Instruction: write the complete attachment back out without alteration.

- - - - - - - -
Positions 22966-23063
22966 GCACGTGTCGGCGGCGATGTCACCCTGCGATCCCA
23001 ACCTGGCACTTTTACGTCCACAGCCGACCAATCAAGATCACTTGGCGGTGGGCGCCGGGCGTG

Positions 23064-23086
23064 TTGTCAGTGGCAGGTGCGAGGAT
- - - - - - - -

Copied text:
Positions 22966-23063
22966 GCACGTGTCGGCGGCGATGTCACCCTGCGATCCCA
23001 ACCTGGCACTTTTACGTCCACAGCCGACCAATCAAGATCACTTGGCGGTGGGCGCCGGGCGTG

Positions 23064-23086
23064 TTGTCAGTGGCAGGTGCGAGGAT